On the opposite end of the spectrum, you’ll find animal mascots that appear to have one message to share with the world: “we don’t bite”. Family-friendly and full of fun, these adorable anthropomorphic characters are designed to give everyone the warm fuzzies. Most of the time, they’re found in industries that are targeted at children and families—but let’s be honest, their cheerful dispositions and playful poses could charm the socks off just about anyone.

 

Industries where you’ll find cute and cuddly mascots: Childcare, Education, Restaurant, Food

Wise

Ever notice that the companies that are built on establishing customers’ utmost trust also tend to have the most boring branding? Sure, playing it safe might come across as serious and respectable, but it also makes these institutions somewhat interchangeable. Introducing a confident, sophisticated mascot can help these organizations stand out, while at the same time instilling confidence in their customers—on a personal level—that they know what they’re doing. Take the Geico Insurance gecko, for example. He seems wise beyond his tiny size, doesn’t he?

Industries where you’ll find wise mascots: Law, Insurance, Finance, Accounting, Consulting, Healthcare, Real Estate, Photography

Cool

It makes sense that mascots are particularly popular in technology, an industry where reality is virtual and intelligence is artificial. They inject a little personality and some much-needed “humanity” into a world that can seem utterly devoid of it at times. Tech companies often design cool, fun mascots to connect with their customers and bring their branding back down to earth.

Industries where you’ll find cool mascots: Technology, Internet, Food and Beverage

Quirky

While a quirky, abstract, or downright bizarre mascot carries the risk of confusing potential customers, the weirdness can also work in your favor by making your brand all the more memorable. If nothing else, it will pique people’s curiosity about your company in ways that more conventional mascots might not.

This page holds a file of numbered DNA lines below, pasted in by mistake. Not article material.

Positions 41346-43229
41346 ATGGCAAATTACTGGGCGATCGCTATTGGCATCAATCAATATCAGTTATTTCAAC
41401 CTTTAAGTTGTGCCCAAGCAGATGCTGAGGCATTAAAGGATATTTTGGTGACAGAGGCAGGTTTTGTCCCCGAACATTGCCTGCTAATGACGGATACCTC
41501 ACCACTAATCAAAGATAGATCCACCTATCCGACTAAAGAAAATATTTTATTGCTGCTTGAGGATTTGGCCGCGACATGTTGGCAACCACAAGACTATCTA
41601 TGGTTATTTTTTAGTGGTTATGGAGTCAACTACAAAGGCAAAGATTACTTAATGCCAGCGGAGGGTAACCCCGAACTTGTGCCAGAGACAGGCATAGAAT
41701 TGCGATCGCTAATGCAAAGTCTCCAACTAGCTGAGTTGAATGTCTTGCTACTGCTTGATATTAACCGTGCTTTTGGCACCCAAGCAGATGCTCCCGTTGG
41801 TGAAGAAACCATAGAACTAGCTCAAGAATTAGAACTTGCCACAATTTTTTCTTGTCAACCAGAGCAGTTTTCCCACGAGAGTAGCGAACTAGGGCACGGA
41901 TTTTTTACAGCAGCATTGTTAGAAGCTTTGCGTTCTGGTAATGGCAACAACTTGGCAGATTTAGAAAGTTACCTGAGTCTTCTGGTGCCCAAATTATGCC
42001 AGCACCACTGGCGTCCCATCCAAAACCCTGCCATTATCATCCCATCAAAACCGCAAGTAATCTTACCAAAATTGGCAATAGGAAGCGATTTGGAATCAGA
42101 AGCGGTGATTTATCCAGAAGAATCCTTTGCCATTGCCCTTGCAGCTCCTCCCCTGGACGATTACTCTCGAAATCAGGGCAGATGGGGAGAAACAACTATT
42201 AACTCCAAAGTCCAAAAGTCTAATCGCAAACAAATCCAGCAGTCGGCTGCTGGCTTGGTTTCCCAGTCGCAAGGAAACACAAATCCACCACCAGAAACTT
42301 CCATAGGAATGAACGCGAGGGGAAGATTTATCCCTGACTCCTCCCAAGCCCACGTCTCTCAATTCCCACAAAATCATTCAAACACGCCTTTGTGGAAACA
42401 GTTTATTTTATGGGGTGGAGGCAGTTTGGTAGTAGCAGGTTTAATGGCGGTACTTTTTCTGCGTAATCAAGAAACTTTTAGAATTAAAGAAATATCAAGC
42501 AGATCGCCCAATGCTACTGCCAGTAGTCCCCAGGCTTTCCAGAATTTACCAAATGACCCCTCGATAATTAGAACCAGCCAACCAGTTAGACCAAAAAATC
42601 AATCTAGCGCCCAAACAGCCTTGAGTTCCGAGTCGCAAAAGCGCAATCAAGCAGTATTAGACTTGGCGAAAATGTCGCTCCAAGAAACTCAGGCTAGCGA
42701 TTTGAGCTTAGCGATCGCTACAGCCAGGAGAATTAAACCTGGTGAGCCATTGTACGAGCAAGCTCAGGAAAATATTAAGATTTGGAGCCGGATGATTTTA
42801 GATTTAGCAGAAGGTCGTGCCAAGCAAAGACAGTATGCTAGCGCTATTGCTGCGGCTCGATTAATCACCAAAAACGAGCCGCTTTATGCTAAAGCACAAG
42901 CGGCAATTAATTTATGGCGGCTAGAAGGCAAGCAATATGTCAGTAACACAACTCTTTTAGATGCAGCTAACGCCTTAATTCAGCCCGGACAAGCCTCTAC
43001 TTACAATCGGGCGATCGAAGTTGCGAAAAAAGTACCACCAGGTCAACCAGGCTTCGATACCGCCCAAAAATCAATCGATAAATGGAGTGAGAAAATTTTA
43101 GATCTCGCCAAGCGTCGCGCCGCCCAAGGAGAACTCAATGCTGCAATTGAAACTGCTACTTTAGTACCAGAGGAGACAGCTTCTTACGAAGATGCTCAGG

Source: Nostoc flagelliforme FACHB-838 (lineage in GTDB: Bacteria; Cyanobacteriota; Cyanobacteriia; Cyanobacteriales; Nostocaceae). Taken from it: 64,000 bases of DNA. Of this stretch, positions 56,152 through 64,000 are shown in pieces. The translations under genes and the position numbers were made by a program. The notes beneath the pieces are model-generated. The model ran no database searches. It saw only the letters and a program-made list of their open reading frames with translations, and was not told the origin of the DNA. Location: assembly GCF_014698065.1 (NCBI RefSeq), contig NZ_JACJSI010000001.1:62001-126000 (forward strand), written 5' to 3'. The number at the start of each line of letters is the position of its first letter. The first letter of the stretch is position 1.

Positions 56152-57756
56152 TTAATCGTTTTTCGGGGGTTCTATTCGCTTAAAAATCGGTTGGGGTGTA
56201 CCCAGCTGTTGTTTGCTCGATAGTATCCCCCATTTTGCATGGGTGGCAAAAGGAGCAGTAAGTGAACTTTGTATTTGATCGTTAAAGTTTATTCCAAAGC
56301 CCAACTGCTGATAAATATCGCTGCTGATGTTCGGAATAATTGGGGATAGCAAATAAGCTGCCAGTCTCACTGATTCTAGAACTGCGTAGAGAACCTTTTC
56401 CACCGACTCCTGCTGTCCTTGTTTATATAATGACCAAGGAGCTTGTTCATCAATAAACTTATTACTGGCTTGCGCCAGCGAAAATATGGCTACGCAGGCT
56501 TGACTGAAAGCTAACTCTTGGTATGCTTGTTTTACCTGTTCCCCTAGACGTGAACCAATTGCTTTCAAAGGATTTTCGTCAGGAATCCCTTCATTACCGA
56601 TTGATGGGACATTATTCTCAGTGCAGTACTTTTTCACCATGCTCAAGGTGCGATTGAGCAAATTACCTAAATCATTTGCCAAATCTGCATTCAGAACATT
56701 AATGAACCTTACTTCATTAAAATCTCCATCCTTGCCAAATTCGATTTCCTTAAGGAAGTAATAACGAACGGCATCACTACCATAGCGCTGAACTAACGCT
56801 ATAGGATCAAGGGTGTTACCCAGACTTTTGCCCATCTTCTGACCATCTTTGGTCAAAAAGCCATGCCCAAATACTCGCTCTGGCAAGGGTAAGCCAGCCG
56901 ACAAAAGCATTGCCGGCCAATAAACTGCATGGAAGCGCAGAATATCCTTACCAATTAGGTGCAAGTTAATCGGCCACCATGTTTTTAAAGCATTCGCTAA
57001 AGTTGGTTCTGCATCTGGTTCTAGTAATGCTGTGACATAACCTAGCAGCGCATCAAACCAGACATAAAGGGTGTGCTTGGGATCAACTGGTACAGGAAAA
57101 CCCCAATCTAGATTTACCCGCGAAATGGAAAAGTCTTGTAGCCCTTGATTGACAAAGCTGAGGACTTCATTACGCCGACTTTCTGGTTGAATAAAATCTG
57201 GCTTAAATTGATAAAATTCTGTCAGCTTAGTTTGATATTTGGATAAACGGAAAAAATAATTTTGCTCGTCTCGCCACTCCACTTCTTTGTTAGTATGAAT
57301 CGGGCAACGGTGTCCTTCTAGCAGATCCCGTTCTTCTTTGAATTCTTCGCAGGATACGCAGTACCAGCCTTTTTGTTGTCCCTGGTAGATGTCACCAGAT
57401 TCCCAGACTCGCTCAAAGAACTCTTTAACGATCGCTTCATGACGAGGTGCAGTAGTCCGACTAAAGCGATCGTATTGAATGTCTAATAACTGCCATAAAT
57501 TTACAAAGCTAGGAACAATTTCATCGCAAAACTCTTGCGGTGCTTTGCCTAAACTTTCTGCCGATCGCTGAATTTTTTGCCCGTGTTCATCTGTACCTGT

Industries where you’ll find quirky mascots: Music, Film, TV, Gaming

How to choose a mascot

Putting a literal “face” to your business is one of the most important decisions you’ll make when it comes to your brand identity. Although it might be fun to come up with the perfect character to represent your organization, by no means is it a decision that should be taken lightly.

Many companies build brand recognition with a mascot that has a connection to their product or service, or one that relates to their company name.

If you’re looking for mascot ideas and aren’t sure where to begin, think up a few adjectives that describe how you want your target audience to perceive your brand. Then, choose a mascot character that best fits those adjectives. Your mascot’s personality should reflect your brand’s personality.

Four things to consider before choosing a mascot:

  1. Know your audience. You want your mascot to connect with your customers on an emotional level. Leave your personal preferences out of the equation, and make sure your mascot fits your brand identity and company story first and foremost.
  2. Consider your platforms. Think carefully about the primary marketing channels you’ll be using to promote your business. Mascots look great on social media pages, on billboards and signage, and when they’re brought to life in videos. They won’t pack the same punch, however, if the majority of your marketing is through formal presentations or sales pitches.
  3. Think about scale. Mascots, by their very nature, have a lot of character, and all that extra detail can make scaling an issue. Make sure your mascot is recognizable at all sizes, especially on the small screen.
  4. Make a commitment. Your mascot is going to be the honorary spokesperson of your organization, so choose wisely. Once you’ve built brand recognition with a chosen character, you’re pretty much stuck with him or her!

How to design your logo mascot

If you’re ready to create a custom mascot for your brand, our logo maker has everything you need to get started—no design experience required!

Mascot logo design tips:

  • Make sure your mascot is copyrighted to avoid legal trouble down the line. Otherwise, you might be accused of copying someone else’s idea.
  • Take great care to ensure your mascot doesn’t come across as offensive or controversial to any group, or your business will be at the center of attention for all the wrong reasons.
  • Don’t limit your mascot to your logo alone. Use it as much as possible. Make sure it shows up in all of your social media posts and your marketing materials. You can even consider creating a social media account and use it to help develop your mascot’s story. Case in point: Chester, the Cheetah of Cheetos fame, has over 70 thousand followers on Twitter! The more places your mascot pops up, the more recognizable it will become.

A well-designed logo mascot reflects your brand’s unique personality in a way that reaches your audience on a personal level. Not only will having a mascot help you create an emotional connection that allows you to better communicate with your existing customers, but it will also help you entice new ones by helping you stand out from the crowd.